Much of the work on core competencies for entry-level lawyers has focused on large firms, often because it has been harder to collect this information from small firms. This is a challenge because small and medium firms continue to be major destinations for law school graduates.
But here’s why what my solo and small firm colleagues and I have to say matters so much. Back in the day, most schools prepped attorneys to work at big law – but those jobs are gone for good. Likewise, most government employers, which can hire big law cast offs with several years of experience, won’t touch new grads. With the rising popularity of the “future of law,” the cool kids – like Axiom command lots of attention as the next big thing but I’ve got news for you: those guys can cherry-pick top talent (which is, after all their business model); if they deign to hire your new grads, it will be to support marketing or data analytics, not to practice law.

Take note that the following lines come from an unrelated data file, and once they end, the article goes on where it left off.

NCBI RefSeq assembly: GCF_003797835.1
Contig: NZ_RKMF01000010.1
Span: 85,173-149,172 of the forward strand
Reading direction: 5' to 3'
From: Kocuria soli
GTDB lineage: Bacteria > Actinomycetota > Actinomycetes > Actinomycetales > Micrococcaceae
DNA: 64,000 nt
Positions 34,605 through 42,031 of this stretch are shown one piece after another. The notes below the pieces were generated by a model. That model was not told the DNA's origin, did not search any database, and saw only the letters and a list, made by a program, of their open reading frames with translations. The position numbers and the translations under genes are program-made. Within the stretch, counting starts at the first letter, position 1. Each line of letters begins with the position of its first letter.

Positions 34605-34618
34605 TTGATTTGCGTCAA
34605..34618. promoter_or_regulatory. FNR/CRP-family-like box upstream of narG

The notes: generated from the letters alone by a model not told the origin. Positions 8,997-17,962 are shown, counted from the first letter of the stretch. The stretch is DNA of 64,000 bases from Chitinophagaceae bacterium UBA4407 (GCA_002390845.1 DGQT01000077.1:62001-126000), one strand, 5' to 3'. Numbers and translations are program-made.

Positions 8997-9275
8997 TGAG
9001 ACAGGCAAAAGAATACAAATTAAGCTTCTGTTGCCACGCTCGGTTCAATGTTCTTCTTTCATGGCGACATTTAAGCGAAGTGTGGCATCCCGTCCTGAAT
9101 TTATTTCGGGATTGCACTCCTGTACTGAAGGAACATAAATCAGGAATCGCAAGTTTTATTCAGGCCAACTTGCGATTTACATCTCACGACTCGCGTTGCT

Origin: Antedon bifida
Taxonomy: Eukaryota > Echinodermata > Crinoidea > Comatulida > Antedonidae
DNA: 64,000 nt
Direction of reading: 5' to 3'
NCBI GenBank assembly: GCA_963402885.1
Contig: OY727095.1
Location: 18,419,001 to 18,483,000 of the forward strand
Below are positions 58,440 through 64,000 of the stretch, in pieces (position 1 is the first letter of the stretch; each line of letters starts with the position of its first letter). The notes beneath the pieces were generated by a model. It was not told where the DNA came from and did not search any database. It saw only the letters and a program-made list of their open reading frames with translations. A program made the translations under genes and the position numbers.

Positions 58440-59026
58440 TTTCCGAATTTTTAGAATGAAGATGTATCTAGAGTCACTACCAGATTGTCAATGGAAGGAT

So, hate to break it to you, law schools, but you’re stuck with employers like me: solo and small firms who are the face of today’s legal employers. Maybe we don’t have the resources to hire your students long term or for much pay, but at the very least, we’re a safe harbor where they can gain valuable experience before they move on to a more permanent and stable position.
Elefant identified six competencies “needed to succeed in 21st century law practice”:
- Analysis and Legal Writing
- Social Media
- Video and Visuals
- Online Research
- Practice Management Tools and Cloud
What other competencies are important to small firm practice? How can law schools and solo/small firm lawyers work together to graduate entry-level lawyers who hit the ground running?